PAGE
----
For S3 with AN (Figure 4 a, b, c and d) and BN (Figures 4 e, f, g and h), the variation ranges were: ψ (-6 to -30 bars), π (-12 to -24) and p (6 -5 bars), CRA and 18 to 85%. For all treatments the ψ drought, π and p, and CRA were different (p ≤ 0.05) between genotypes in some measurement dates and very low values were achieved off over the period of drought.

Figure 4 Water potential (a and e), osmotic (b and f) and turgidity (c and g) and relative water content (d and h) in drought 3 with high dose (a, b, c, d) and low nitrogen (e, f, g and h) under greenhouse conditions, summer-autumn cycle 2013. Montecillo, State of Mexico. [* (p≤ 0.05); ns= not significant, FM= male flowering; FF= silking. ] 

The drought decreased the ψ to -18, -22 and -15 bars in different genotypes of maize, sorghum and snuff at noon in the upper leaves of the crop canopy; the π also declined but not to the same degree as did the ψ, so that the p was zero values on some leaves; π decreased in the highest leaves the crop canopy, it resulted in these sheets have high p more than a given ψ; stomatal resistance top sheets increased to more negative values ψ in three crops used and was also observed that higher plants of snuff leaves withered to more negative values ψ the lower leaves of crop canopy (Turner, 1974).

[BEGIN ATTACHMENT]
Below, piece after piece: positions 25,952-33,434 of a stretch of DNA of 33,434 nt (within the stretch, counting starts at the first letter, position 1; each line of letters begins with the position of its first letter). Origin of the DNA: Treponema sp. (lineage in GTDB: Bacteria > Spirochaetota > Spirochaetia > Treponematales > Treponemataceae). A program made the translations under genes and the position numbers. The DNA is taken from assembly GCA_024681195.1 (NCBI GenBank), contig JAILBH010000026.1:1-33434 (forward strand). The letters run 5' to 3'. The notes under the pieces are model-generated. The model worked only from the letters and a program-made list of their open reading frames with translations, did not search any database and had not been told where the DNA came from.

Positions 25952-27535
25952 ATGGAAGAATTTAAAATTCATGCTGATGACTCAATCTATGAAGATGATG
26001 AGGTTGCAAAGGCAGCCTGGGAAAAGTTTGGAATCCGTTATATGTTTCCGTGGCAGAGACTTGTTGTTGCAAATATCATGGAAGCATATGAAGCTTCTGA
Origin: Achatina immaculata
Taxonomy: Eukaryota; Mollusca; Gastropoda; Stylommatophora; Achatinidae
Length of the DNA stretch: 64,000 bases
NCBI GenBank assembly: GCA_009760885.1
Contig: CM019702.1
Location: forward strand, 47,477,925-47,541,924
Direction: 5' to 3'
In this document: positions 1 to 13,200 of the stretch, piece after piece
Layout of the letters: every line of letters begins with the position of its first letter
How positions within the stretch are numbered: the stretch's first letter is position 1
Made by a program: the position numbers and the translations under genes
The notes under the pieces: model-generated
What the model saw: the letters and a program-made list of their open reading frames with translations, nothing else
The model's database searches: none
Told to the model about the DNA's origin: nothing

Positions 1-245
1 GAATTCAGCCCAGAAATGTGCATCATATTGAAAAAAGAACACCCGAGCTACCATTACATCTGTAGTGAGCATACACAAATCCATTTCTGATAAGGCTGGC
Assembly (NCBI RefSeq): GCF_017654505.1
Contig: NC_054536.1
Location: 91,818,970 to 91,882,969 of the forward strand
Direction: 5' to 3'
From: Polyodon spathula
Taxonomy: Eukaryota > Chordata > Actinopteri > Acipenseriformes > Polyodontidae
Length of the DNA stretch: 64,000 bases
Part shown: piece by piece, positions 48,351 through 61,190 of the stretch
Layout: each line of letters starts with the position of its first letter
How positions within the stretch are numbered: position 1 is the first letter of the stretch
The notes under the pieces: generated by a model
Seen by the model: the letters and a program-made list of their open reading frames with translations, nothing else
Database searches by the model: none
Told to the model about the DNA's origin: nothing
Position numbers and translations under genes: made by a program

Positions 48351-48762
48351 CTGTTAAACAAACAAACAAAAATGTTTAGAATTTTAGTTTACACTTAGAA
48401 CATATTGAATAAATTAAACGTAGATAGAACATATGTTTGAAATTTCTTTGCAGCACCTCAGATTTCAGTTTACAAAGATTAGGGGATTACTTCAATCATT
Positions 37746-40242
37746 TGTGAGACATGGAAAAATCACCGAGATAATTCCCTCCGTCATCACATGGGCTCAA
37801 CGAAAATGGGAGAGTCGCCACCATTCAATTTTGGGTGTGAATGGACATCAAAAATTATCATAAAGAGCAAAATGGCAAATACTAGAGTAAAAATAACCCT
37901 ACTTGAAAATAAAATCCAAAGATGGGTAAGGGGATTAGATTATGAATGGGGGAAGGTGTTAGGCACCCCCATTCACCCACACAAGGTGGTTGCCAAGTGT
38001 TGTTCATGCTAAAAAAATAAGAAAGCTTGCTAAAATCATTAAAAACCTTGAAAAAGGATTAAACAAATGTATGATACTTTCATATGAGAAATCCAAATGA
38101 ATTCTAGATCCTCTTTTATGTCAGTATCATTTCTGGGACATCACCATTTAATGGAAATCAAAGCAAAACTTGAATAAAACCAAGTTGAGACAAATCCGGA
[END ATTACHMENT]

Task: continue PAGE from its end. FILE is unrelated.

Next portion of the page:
When comparing the behavior of a hybrid corn Sorghum halapense under irrigation (75% CC) and water deficit (23.5-25% CC) for 24 d, was determined that the Sorghum halapense made a continuous absorption of water, which will he allowed achieve greater ψ with respect to hybrid corn and keep the CRA above 70% in conditions of low water availability, which was reflected in an active gas exchange (Acciaresi et al., 2012). Avendaño et al. (2005) observed that improved varieties of corn Zacatecas-58 (cycle 19 mass selection) and CAFIME (Cycle 16 mass selection), had lower y and π than the original varieties (Zacatecas 58 and CAFIME) under drought conditions edaphic (10 d in soil PMP).

In the present study it was observed that the physiological behavior of germplasm under conditions of water stress and nitrogen deficiencies (DN) in the soil was similar in the vegetative stage (S1) before the start of flowering (S2) and during flowering and the beginning of grain filling (S3) without any observed differences in ψ, π and P, and CRA between plants with AN and BN. Also, it observed that genotypes maintained values, π and P, and CRA higher at the end of treatment drought, irrigation reacted faster recovery.